Landmark case halts VicForests' logging

Friday 28 Aug 2020

Strict conditions to stop logging of threatened species habitat in Victoria’s Central Highlands were issued by the Federal Court on Friday, as the forestry industry feels the first effects of a landmark ruling to enforce federal environment law on a state-owned forestry agency.

The Federal Court in May ruled in favour of local environment group Friends of Leadbeater's Possum, which argued VicForests had breached the federal Environment Protection Biodiversity Conservation Act when it logged forest coupes in the Central Highlands region.

The Act contains protections for listed threatened species – including the vulnerable greater glider and critically endangered Leadbeater’s possum which live in the Central Highlands.

VicForests argued to the Federal Court that it was exempt from federal threatened species obligations set out in the Act because of a separately negotiated logging agreement between the state and federal governments – known as a Regional Forest Agreement.

However, Justice Debra Mortimer found VicForests’ logging operations had damaged threatened species habitat and failed the Act requirements – such as protecting threatened gliders and possums. An injunction was placed banning VicForests from doing any more logging in the region.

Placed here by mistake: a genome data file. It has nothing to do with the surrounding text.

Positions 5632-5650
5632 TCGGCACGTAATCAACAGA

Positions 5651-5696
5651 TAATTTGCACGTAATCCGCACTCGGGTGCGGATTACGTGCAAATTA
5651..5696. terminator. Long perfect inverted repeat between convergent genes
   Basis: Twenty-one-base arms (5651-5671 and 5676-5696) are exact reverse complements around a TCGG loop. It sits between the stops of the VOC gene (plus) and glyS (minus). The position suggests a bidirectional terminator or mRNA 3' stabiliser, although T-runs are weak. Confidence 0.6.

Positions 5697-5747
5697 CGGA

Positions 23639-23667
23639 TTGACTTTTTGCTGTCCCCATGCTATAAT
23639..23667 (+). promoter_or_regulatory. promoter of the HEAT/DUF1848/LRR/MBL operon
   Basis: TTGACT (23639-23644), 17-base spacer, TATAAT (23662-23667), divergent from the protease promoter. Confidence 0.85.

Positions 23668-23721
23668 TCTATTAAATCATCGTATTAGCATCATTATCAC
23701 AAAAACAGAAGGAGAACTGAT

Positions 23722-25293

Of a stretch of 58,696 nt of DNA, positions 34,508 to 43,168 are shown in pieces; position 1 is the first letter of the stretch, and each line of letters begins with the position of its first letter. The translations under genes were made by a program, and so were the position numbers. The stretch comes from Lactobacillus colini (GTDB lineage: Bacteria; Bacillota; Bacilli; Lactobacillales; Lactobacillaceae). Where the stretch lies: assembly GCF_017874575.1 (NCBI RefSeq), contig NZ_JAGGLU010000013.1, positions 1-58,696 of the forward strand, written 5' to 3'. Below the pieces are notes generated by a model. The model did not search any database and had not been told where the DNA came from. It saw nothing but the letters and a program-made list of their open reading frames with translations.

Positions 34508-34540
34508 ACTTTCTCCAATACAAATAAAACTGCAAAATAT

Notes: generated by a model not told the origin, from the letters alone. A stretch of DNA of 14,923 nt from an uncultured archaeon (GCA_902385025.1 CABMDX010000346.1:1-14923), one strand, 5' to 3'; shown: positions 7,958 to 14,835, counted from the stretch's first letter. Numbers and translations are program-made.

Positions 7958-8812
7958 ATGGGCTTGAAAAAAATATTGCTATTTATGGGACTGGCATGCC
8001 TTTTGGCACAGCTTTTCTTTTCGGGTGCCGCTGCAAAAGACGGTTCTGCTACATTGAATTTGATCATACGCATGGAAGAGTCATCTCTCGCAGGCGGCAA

Strict conditions, issued on Friday, are detailed in orders issued by Justice Mortimer. A spokesman for the state logging agency said now that the orders are finalised, "VicForests will move quickly to lodge an appeal".

No more logging is permitted in the 26 coupes which had already been logged but still hold some commercial timber. The orders permit VicForests to conduct their statutory requirements for forest regeneration, which come under state law. Further, no logging is allowed in 41 un-logged coupes. While VicForests is permitted to draw up new logging plans, it has to apply to the federal government for approval under the Act.

If those plans are approved, the VicForests must appeal to the Federal Court to have the logging injunctions, issued in May, lifted. Experts said the ruling in May set a precedent which may apply to Regional Forestry Agreements regions across the country.

“This is the first time the Federal Court has granted a final injunction to prevent logging of threatened wildlife habitat,” said EJA senior lawyer Danya Jacobs.

Source: Brisbanetimes

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